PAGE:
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EPCC Faculty Senate Expresses Serious Concerns about Academic Calendar Changes


The EPCC Faculty Senate expressed concerns over the 2024-2025 academic calendar including the lack of faculty involvement, possible decline in student retention, and effectiveness at their monthly meeting Feb. 12 at the Northwest campus.


The changed academic calendar experiment will continue through 2024-2025, but the faculty senate voted to support two five-week summer sessions instead of two four-week sessions.


The EPCC administration changed the 2023-2024 academic calendar to begin fall semester a week later, thus shortening the winter session to four weeks instead of five because the start of spring was not moved back. This also affected summer sessions, turning them into four-week sessions instead of five.


EPCC faculty expressed their concerns with this change in the calendar through their faculty senators, who shared these opinions with Vice President of Instruction Steve Smith.


“A lot of faculty have expressed to me, to their senators, we want to go back to the schedule the way it was before this,” Faculty Senate President Albert Burnham said in a short interview.


The administration made this change for high school graduates to be able to register for the fall semester.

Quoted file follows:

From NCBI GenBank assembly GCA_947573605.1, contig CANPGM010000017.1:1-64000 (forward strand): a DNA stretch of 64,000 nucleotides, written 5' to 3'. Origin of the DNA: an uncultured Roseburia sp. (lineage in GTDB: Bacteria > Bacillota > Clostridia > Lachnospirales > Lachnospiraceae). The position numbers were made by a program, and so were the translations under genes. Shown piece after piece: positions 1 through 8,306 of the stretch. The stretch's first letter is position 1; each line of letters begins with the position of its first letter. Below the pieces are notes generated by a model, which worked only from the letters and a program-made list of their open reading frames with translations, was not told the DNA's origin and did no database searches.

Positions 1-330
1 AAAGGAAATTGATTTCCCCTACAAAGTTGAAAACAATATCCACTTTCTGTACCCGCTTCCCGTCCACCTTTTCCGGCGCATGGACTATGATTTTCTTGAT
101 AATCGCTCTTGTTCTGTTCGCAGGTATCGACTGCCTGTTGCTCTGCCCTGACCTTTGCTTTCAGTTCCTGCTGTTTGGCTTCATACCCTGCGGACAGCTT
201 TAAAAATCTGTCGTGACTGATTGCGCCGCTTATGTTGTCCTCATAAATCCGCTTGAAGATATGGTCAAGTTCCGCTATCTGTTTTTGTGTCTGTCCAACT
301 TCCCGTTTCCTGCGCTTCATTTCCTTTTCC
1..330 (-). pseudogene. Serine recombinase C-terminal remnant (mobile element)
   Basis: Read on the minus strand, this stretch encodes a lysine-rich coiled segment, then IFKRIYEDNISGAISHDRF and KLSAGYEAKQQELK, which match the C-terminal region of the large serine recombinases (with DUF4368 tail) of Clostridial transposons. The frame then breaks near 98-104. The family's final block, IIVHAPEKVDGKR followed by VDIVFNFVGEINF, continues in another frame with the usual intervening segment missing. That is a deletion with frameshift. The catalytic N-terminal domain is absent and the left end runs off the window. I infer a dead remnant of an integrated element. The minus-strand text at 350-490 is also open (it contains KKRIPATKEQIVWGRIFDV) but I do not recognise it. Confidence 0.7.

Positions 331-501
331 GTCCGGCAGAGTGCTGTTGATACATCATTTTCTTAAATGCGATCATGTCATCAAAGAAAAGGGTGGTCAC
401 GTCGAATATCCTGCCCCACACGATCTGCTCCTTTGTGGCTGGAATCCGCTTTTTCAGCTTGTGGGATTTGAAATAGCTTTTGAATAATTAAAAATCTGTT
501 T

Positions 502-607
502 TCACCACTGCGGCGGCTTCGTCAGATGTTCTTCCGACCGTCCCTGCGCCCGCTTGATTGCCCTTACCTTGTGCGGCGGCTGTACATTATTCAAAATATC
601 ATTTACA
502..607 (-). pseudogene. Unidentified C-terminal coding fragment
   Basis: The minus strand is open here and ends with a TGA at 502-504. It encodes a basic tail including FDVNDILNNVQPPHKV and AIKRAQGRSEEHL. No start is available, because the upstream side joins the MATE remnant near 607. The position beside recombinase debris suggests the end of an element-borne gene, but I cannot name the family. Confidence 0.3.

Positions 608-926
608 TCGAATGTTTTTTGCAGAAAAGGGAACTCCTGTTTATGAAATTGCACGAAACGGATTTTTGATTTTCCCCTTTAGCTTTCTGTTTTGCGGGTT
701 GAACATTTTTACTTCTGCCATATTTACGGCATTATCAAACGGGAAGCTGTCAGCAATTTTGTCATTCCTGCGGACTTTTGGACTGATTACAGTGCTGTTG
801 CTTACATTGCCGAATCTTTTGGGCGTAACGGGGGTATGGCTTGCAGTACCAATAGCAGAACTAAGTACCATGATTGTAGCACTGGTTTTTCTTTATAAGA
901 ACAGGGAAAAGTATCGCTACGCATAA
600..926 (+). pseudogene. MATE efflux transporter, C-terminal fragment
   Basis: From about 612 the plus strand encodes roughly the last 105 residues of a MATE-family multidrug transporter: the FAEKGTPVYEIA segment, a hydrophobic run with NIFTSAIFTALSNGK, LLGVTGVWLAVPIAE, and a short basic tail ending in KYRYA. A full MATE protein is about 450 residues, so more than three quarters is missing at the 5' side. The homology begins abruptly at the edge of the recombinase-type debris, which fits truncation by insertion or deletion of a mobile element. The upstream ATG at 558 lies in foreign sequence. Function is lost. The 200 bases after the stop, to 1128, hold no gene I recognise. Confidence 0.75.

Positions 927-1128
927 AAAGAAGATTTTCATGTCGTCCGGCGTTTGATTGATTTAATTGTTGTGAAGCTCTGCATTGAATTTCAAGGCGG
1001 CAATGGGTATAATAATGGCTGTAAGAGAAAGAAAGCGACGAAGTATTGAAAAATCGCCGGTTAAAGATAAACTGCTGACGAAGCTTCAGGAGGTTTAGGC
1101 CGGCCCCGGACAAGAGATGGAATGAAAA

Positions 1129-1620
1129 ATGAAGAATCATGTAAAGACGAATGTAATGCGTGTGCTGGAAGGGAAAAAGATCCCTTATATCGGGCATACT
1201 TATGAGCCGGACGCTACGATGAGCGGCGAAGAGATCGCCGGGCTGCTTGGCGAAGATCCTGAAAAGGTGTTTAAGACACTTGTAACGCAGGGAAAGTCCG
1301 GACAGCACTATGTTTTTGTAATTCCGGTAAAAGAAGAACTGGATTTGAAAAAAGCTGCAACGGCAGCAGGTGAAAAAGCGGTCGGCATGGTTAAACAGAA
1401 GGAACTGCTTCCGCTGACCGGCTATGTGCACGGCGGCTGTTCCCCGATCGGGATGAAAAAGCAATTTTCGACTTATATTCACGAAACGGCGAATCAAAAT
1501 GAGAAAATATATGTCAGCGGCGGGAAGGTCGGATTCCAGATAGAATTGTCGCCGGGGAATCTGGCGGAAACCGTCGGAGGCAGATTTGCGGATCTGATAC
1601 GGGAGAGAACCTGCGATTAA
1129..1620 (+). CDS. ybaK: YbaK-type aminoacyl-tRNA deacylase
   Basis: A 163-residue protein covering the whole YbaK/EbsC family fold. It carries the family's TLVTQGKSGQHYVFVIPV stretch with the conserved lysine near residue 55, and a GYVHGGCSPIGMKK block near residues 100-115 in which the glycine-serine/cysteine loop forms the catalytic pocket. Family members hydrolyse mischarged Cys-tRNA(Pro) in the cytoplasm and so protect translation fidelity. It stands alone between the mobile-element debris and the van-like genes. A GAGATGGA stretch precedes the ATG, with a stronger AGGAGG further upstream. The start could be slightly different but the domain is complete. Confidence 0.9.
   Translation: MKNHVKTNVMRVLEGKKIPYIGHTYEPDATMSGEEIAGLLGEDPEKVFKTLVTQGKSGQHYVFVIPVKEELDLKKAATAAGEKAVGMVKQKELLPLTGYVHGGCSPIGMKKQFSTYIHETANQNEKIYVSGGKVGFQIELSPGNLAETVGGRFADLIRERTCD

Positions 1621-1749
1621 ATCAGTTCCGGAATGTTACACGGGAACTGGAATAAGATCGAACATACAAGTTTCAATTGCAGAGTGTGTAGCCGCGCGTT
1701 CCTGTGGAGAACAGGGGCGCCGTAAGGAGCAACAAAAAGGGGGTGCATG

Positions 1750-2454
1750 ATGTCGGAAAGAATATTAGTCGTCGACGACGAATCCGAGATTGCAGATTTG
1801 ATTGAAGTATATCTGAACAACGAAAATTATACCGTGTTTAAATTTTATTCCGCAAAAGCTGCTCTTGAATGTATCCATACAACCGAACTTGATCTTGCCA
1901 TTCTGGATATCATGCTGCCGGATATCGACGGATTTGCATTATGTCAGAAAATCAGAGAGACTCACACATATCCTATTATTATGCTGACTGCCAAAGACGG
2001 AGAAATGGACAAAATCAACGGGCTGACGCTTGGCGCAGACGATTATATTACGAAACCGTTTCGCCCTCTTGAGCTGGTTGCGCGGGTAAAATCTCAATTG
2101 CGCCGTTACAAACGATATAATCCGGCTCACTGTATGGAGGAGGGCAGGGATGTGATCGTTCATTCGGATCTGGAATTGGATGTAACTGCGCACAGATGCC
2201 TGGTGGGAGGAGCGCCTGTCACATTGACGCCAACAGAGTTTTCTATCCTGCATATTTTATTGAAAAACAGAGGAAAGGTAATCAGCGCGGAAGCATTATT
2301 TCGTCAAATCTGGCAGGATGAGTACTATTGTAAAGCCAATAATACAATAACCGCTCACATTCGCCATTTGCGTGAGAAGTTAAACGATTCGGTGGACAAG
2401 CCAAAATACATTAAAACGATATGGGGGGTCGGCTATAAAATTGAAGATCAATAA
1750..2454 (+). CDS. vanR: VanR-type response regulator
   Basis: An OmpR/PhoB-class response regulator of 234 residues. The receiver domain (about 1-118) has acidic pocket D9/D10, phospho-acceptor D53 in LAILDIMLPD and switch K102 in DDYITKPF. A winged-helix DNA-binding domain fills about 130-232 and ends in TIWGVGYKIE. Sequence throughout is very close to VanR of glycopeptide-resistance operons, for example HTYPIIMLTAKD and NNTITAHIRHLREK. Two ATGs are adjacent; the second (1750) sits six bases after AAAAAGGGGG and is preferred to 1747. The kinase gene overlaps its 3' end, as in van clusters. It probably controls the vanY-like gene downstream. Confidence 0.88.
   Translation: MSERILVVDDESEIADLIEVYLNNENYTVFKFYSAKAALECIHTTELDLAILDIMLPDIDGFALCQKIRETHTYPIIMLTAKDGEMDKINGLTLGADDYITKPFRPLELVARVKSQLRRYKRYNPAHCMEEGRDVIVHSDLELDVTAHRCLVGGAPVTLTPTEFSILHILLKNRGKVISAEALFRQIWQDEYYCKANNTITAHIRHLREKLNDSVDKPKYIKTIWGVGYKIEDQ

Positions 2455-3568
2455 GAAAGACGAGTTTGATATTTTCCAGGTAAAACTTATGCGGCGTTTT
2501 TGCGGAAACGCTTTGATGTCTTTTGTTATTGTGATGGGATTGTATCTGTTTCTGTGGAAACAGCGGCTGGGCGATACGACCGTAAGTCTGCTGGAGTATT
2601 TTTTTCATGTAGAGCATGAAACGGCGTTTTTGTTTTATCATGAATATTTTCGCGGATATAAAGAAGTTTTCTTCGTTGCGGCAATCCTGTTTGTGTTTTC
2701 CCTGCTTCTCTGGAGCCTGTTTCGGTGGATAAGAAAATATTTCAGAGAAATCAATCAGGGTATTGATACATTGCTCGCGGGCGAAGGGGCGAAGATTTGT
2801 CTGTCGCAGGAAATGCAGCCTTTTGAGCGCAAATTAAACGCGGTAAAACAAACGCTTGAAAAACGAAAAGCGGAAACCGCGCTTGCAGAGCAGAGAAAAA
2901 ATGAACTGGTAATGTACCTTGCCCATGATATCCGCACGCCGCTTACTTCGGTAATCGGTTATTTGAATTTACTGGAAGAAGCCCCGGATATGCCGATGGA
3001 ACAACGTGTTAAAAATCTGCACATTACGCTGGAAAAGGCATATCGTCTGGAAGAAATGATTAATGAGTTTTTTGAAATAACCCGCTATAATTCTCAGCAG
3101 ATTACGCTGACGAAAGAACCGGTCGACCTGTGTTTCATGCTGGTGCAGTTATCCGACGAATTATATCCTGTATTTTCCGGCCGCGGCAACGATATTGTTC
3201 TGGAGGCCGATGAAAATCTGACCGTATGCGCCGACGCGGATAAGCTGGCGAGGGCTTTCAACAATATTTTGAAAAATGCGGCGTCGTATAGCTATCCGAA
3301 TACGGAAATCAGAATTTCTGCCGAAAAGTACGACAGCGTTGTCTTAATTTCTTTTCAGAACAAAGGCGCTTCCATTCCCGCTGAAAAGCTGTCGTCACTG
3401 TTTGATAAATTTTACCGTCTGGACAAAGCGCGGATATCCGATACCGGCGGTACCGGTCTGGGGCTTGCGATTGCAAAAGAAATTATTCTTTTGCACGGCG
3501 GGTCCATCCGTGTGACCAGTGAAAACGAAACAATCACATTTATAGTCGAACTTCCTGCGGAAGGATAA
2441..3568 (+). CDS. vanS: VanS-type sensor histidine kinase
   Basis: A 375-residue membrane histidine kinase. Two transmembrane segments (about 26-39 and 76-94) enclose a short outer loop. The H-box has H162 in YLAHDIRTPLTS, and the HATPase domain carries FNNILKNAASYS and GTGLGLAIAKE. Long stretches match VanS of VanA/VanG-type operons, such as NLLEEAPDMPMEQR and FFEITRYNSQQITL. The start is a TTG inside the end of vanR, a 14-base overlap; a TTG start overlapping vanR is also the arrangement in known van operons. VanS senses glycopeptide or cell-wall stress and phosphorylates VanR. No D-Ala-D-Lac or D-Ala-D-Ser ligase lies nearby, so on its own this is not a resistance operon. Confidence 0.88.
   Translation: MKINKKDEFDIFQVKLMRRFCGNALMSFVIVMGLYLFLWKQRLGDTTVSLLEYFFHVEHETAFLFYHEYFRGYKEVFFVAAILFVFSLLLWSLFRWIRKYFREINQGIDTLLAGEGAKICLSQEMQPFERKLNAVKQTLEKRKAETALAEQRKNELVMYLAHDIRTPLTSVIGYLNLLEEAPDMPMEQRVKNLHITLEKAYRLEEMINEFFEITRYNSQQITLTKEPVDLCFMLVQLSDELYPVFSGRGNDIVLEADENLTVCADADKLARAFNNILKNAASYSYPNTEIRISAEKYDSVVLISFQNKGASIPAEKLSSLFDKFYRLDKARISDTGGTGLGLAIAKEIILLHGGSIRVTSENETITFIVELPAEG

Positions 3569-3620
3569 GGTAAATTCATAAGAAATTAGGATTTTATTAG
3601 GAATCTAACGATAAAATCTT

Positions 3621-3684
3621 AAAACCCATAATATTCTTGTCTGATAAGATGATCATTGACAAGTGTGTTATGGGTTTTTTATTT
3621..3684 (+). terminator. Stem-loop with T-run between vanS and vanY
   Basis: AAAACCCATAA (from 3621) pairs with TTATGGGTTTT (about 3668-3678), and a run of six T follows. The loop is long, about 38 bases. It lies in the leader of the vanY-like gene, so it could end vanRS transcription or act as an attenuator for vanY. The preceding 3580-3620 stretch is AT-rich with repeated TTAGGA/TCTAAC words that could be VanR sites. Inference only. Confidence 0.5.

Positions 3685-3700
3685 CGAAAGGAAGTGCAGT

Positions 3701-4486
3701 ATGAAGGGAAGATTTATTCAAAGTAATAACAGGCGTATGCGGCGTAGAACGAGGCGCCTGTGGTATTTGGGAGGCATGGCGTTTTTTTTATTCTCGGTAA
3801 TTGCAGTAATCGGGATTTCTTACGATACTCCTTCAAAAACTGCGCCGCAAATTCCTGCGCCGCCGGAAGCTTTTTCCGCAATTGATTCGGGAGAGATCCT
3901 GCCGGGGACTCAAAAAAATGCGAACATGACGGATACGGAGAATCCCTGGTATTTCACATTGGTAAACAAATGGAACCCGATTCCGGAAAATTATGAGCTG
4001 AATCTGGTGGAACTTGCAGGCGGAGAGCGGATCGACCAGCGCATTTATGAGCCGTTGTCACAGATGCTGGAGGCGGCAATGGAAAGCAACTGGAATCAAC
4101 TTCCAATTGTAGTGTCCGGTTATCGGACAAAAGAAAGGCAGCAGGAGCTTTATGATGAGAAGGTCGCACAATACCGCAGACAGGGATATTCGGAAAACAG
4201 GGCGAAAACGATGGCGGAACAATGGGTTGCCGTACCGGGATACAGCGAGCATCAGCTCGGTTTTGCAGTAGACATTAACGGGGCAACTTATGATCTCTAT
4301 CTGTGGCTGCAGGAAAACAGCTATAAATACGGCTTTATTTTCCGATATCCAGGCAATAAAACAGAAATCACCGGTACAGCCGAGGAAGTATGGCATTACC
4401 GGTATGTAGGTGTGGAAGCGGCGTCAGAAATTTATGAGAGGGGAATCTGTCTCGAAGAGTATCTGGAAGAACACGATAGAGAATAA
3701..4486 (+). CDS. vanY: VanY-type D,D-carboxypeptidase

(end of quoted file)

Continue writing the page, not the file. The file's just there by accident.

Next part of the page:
Faculty senators want to know if this goal was achieved and if it was worth shortening other sessions.


Vice President Smith explained at the meeting that the data is not in yet, so there is not a way to measure the effectiveness of the change.


Faculty are also concerned with how shortening the winter and summer sessions will affect student’s retention rate in class. Many pointed out that five weeks was a short time to learn 16-weeks’ worth of material, let alone four weeks.


Faculty are not currently involved in deciding the academic calendar. Burnham said that faculty were not consulted on this decision.


“I didn’t care for that and a lot other faculty, and we weren't consulted on this. We were basically told ‘oh, here’s the new schedule,’” he said.


The senate expressed their concerns to Vice President Smith, Vice President of Student Enrollment Services Carlos Amaya, and Executive Director of Admissions Cassandra LaChica-Chavez. 


Faculty Senate President Burnham is optimistic that the administration will be open to hearing and acting on the faculty’s concerns.

“We’ve expressed our concerns, and like I say, the administration is kind of open, you know, they don’t always agree with us, but they have been very open to various other issues,” said Burnham.

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